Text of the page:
Carla had been watching the monitors, so she was already dashing toward her patient’s room when the code blue announcement came on overhead. Aurelio was coming from the opposite direction with the crash cart, but she was the first to reach the room. What she found was a panicked tech alongside a very awake and alert patient. What she couldn’t find however, and what none of the other doctors, nurses, or other clinicans could find were any vital signs. No pulse, no respiration, no blood pressure, and a temp slightly above room temperature.

“Is something wrong?” the elderly man would ask.

Carla would look to whichever practioner was fumbling to assess the patient, and when they avoided eye contact, she would answer, “Just some trouble with our equipment.”

He was still apparently fine the next day, though his appetite had vanished with his heartbeat. Security was posted outside the room to keep away the curious, leaving Carla even more uncertain what to tell the visitor who had shown up asking about him.

“Are you family?” Carla asked.

“Not quite,” the old woman answered. “He broke a promise, see? And he doesn’t get to die until I get what I’m owed.”

* * *

Story by Gregory M. Fox


“What can we brew for you today?” Lizzie asked with a friendly smile.

“Behold!” the customer cried, “though bitterness pours out in a flood, the frothing tide of plenty shall yet uplift the soul.”

“Whole milk latte,” Lizzie replied, entering the order into the register. “Anything else?”

“Know ye, all are born to covet and crave; only they that surrender avarice shall find true joy in life’s gifts.”

An understanding nod. “That will be $3.84.”

Caleb was a regular who spent a few days each week prophesying on the opposite corner of the intersection. He held out a five dollar bill saying, “The hand that offers coin and the hand that receives, both are servants to the hunger of profit.”

“You really can’t turn it off, can you?”

“Nay . . . er, no.”

She shrugged, holding out his change. “Your drink will be ready shortly.”

Coins scattered across the counter. Caleb gripped Lizzie’s wrist tightly. Eyes unfocused, voice haggard, he spoke. “Love hearkens on invisible wings. Truth spoken plainly cuts with a razor’s edge. Truth hidden is a not mercy but slow poison. Answer.”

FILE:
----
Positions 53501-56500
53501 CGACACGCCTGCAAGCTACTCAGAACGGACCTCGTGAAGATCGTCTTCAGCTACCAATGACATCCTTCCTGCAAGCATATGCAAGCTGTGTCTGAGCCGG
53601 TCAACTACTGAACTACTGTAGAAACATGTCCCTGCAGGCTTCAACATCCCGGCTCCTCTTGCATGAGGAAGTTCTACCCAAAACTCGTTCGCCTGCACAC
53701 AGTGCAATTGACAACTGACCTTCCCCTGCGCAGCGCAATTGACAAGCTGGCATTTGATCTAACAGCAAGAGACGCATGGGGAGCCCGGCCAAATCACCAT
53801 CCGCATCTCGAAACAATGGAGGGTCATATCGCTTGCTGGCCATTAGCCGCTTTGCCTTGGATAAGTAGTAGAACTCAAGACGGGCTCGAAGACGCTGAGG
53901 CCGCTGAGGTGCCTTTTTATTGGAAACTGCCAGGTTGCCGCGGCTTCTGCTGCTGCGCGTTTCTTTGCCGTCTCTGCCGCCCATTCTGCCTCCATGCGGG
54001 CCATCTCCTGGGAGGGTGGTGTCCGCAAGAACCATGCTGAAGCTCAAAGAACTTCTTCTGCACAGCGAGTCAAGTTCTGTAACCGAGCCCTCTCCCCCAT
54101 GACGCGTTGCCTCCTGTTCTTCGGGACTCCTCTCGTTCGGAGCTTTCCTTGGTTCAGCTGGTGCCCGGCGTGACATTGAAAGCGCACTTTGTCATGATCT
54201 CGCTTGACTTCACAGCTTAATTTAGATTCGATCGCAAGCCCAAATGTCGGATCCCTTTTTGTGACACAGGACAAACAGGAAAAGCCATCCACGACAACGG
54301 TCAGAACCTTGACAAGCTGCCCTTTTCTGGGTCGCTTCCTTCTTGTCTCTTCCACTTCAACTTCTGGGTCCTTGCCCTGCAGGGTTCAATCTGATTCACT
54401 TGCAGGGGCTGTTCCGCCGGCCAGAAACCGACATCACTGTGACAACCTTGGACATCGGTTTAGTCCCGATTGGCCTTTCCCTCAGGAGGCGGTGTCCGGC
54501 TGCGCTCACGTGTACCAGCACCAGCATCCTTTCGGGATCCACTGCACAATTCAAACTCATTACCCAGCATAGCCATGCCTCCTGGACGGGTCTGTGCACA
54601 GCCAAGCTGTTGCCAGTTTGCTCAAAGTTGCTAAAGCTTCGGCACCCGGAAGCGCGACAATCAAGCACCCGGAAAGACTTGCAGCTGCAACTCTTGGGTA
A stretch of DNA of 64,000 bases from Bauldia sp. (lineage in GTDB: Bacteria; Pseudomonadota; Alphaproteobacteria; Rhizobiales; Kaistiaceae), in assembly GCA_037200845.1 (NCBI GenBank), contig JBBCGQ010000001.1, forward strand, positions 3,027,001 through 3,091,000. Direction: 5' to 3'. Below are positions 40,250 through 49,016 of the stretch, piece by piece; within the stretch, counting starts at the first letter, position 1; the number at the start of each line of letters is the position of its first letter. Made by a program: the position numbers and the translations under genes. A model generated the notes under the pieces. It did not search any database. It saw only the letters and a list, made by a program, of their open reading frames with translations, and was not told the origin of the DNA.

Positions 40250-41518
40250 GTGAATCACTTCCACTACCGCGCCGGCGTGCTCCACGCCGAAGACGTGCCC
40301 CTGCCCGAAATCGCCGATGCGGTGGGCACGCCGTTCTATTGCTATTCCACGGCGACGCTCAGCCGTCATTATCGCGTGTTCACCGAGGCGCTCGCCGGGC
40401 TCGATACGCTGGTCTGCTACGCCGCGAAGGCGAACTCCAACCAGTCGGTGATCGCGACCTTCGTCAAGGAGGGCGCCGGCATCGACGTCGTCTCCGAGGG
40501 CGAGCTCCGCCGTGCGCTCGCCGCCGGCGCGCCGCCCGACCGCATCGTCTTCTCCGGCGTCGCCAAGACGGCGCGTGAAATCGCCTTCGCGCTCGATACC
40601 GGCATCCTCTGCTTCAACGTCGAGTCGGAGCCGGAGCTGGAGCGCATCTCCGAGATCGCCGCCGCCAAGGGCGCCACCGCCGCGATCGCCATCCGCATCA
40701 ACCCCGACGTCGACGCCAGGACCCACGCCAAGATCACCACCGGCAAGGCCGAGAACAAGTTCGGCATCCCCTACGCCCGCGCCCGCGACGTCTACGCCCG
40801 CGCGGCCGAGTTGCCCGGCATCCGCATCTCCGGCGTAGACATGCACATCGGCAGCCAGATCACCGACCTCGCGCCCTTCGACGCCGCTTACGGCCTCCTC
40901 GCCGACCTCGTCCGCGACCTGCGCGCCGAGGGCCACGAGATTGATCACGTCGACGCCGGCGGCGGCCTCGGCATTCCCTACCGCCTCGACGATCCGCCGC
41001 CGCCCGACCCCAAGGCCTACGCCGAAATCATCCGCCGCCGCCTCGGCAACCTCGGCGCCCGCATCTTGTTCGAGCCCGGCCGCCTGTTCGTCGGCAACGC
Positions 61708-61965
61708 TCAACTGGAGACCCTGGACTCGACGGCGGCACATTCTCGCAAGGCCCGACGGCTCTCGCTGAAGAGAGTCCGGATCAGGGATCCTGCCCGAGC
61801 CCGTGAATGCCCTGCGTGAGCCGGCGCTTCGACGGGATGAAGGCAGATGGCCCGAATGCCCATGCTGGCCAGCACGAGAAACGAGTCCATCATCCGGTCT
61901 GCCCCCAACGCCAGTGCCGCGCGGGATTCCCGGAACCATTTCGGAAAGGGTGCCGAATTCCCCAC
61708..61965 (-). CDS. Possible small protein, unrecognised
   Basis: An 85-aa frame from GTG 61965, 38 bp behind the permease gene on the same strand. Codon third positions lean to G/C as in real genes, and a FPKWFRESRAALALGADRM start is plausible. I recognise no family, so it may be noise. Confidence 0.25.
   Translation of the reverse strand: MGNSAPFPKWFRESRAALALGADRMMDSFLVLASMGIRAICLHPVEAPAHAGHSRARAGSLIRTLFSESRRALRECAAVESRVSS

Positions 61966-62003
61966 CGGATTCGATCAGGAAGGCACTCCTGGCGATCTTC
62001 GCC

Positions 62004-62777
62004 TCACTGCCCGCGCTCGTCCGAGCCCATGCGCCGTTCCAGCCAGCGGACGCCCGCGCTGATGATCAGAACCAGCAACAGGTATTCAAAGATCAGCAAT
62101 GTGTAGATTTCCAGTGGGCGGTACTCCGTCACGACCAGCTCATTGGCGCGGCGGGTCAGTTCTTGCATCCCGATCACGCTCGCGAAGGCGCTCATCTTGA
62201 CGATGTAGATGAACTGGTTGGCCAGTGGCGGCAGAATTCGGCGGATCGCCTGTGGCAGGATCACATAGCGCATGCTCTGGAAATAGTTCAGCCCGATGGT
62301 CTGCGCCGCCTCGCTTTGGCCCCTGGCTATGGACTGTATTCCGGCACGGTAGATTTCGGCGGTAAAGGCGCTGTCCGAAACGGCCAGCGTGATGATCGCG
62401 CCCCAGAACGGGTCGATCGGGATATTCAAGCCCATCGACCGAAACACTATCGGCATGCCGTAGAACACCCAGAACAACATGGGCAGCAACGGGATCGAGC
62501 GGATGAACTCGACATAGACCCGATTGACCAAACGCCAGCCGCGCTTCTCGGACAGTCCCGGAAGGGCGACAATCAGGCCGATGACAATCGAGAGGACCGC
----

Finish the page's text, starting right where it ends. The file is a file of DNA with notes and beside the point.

The counter vibrated. Caleb collapsed. Someone screamed. Lizzie stood petrified, staring at her phone. Her boyfriend was calling.

* * *

Story by Gregory M. Fox


“Oh,” Anya said, “I didn’t realize there would be a line.”

The older man in front of her glanced back at the new arrival. “A lot of people arriving all at once,” he explained.

“Right. I guess there would be.” The line shuffled forward. “You look familiar,” Anya said. “Have we met?”

“I doubt it,” he replied, still facing forward.

Anya shrugged, asking instead, “So, what did you do . . . you know, before?”

He sighed wearily, answering, “I worked in government.”

There’s a thankless job for you. I was a waitress, got no end of grief from customers, but at least there’s still a tip at the end.” A shadow fell over Anya’s expression. “I was working when it happened. I . . . think it was a bomb. You?”

“A bullet.” He winced as though he could still feel it. “In the back.”

“It’s all just madness, isn’t it? You have to wonder if the people responsible for all this really believe it’s worth it.”

A somber silence. “Maybe they did,” he finally replied. “But once they’re here, about to be judged . . . how could they?”

That’s when Anya recognized him. “You’re . . . You . . .”

“Yes,” came a voice like the grave, “I started the war.”

* * *

Story by Gregory M. Fox


Deb had left work early and come home to an unnervingly empty house. Fortunately, the discordant notes trickling down from the attic let her know where to find her husband. She pulled down the stairs, braced herself, ascended.

“Hey Springsteen!”